Identifying poorly ventilated areas by using CO2 monitors
HSE outlines how to go about identifying poorly ventilated areas by using CO2 monitors .
Carbon dioxide (CO2) monitors help employers identify poor ventilation so they can improve it and reduce the risk of spreading COVID-19.
This page covers:
- how CO2 monitors help identify poor ventilation
- types of monitor to use
- how to use them to measure CO2
- deciding if a space is suitable for monitors
How CO2 monitors help identify poor ventilation
The priority for your risk assessment is to identify areas of your workplace that are usually occupied and poorly ventilated. CO2 monitors can help you do this.
People breathe out CO2. If there is a build-up of CO2 in an area it can indicate that ventilation needs improving.
CO2 monitors don’t measure levels of coronavirus but using them can tell you if an area needs improved ventilation.
Types of monitor to use
The most appropriate portable devices to use in the workplace are non-dispersive infrared (NDIR) CO2 monitors.
How to use a monitor to measure CO2
Follow the manufacturer’s instructions to understand how to use your monitor correctly.
Where to place them
CO2 levels vary within an indoor space.
Place them at head height and keep them away from:
- air supply openings
Position the monitors over 50cm away from people as their exhaled breath contains CO2. If your monitor is too close it may give a misleadingly high reading.
Try out several locations to find the most representative position for the monitor in the space. In larger spaces more than one sampling location will usually be required.
How to get accurate measurements
- Follow the manufacturer’s instructions, including those on calibrating your monitor
- Single or ‘snapshot’ readings can be misleading. Take several measurements throughout the day, when the room is occupied, to represent changes in activities, the number of people using it and ventilation rates
- As weather changes you may need to repeat monitoring due to differences in ventilation, for example from opening windows and doors
- Record CO2 readings, number of occupants and the type of ventilation you’re using at the time. This information will help you decide if an area is poorly ventilated
Understanding the numbers and when to take action
The amount of CO2 in the air is measured in parts per million (ppm). A consistent CO2 value below 800ppm is likely to indicate that an indoor space is well ventilated.
CO2 levels consistently higher than 1500ppm in an occupied room indicate poor ventilation and you should take action.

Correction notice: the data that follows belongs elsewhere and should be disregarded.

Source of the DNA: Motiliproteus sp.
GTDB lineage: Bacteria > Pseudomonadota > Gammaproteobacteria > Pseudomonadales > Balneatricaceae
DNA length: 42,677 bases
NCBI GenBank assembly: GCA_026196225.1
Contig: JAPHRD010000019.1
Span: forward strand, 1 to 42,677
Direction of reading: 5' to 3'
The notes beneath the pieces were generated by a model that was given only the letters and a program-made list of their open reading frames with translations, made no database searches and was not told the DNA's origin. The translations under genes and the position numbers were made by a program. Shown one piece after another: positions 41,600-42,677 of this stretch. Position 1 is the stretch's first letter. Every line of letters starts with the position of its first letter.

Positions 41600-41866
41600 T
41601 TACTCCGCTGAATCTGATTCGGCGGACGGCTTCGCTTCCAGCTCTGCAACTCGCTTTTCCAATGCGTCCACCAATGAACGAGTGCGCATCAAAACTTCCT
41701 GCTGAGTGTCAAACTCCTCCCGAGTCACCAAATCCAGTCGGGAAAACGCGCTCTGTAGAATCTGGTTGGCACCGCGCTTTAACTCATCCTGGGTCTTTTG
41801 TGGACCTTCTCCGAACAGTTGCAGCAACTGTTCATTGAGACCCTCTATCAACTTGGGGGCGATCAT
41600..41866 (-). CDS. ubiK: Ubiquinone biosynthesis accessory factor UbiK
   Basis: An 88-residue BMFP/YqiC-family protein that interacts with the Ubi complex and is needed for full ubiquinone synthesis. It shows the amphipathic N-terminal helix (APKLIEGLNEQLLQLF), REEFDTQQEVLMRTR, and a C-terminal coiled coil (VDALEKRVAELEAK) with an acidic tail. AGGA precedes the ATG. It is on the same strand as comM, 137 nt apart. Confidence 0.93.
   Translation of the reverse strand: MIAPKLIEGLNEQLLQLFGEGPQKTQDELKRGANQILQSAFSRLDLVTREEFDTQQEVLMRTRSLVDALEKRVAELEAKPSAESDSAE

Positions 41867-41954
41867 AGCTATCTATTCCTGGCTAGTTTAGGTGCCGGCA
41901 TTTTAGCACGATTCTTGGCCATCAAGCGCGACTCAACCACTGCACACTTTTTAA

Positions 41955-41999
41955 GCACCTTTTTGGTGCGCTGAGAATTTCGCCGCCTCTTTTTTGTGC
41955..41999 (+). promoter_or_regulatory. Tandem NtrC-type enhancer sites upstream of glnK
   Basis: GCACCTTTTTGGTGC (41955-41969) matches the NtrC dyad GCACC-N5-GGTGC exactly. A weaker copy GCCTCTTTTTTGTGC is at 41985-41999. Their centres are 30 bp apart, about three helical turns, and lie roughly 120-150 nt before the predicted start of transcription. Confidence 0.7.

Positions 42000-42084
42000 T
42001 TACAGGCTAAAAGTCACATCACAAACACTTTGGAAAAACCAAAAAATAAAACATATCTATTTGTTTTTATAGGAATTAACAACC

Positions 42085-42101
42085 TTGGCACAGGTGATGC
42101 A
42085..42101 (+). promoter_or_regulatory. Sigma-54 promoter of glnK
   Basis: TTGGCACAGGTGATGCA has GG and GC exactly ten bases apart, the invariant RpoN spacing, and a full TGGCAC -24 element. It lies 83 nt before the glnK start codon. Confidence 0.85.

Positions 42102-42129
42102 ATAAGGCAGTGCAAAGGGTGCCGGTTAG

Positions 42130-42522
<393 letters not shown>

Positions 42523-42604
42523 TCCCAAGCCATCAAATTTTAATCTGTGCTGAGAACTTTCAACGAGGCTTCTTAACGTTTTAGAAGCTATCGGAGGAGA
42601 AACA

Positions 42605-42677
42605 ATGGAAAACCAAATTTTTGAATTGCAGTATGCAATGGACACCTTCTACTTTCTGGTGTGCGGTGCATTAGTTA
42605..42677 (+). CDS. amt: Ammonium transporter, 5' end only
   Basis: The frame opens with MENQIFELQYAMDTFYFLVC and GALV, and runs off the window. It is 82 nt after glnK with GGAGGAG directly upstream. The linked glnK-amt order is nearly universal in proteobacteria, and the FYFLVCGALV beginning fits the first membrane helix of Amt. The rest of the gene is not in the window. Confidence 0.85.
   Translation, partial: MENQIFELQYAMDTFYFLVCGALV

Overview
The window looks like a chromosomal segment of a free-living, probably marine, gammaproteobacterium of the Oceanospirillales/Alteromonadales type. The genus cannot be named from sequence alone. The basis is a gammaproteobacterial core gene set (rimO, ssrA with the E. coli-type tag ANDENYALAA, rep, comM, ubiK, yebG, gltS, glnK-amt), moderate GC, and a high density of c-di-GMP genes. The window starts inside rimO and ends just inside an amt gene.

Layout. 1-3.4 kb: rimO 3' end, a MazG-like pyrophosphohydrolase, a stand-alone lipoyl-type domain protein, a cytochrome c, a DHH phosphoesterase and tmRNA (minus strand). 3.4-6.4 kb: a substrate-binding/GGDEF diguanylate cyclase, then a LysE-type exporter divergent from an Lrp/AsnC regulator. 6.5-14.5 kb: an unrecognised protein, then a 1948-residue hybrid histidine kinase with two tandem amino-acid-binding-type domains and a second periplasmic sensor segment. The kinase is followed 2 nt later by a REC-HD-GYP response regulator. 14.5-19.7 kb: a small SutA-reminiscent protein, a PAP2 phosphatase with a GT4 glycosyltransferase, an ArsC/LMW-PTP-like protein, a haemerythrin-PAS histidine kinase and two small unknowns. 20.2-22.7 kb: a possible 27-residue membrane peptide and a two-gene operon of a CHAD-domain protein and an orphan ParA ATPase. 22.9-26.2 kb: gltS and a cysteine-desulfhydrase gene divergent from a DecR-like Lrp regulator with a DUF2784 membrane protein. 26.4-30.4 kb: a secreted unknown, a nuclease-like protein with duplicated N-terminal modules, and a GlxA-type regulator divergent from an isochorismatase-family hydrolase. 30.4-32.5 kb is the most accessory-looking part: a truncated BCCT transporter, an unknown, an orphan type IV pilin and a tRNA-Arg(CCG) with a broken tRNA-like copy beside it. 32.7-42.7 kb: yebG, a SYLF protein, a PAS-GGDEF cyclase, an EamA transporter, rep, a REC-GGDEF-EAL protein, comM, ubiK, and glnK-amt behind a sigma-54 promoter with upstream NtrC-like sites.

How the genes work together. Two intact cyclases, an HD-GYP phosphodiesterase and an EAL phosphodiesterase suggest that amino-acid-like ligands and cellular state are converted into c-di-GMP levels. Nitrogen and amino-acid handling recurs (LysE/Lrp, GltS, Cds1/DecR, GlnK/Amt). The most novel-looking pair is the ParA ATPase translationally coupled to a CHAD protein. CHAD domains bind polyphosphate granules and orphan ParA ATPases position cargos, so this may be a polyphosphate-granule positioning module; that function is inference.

CO2 levels below 800ppm are recommended for areas with continuous:
- high levels of physical activity such as sport or dancing
Remember that CO2 measurements are only a broad guide to ventilation rather than demonstrating ’safe levels‘.
Deciding if a space is suitable for CO2 monitors
CO2 monitors will only be effective in certain work spaces.
They are not suitable in areas that rely on air cleaning units because these remove contaminants (such as coronavirus) from the air but do not remove CO2.
They are of limited use in:
- areas with not many people in them, including fitting rooms or large offices with one or two occupants
- large, open spaces with higher ceilings such as production halls or warehouses, where you can’t be sure the air is fully mixed and CO2 monitors may be less representative
The following examples of different work spaces will help you consider whether a CO2 monitor is appropriate for you.
Small spaces (up to 50 square metres)
- Monitors can be used for spaces when the same number of people use the space for over an hour, such as small offices and meeting rooms
- They are unlikely to give reliable measurements where the overall number of people changes over short amounts of time, for example in changing rooms and small retail premises
Mid-sized work spaces (50-320 square metres)
- Monitors can be used for spaces when a consistent number of people use them for over an hour, such as larger office and meeting rooms, classrooms, restaurants/bars and some retail spaces
- They can be used for spaces where the overall number of people changes over short amounts of time, for example some retail settings
- Treat results carefully as CO2 levels may be affected by changes to the amount of people in a space
Large spaces (over 320 square metres)
- Monitors can be used when a consistent number of people use the space for a longer period of time, for example indoor concert venues, large places of worship and airport concourses
- You may require multiple monitors to get meaningful measurements
- Where the overall number of people changes over short amounts of time, for example in rail concourses and shopping centres, they are unlikely to give reliable measurements
These examples are based on recommendations in a paper by the Scientific Advisory Group for Emergencies (SAGE) on using CO2 monitors in managing ventilation and reducing COVID transmission (PDF) .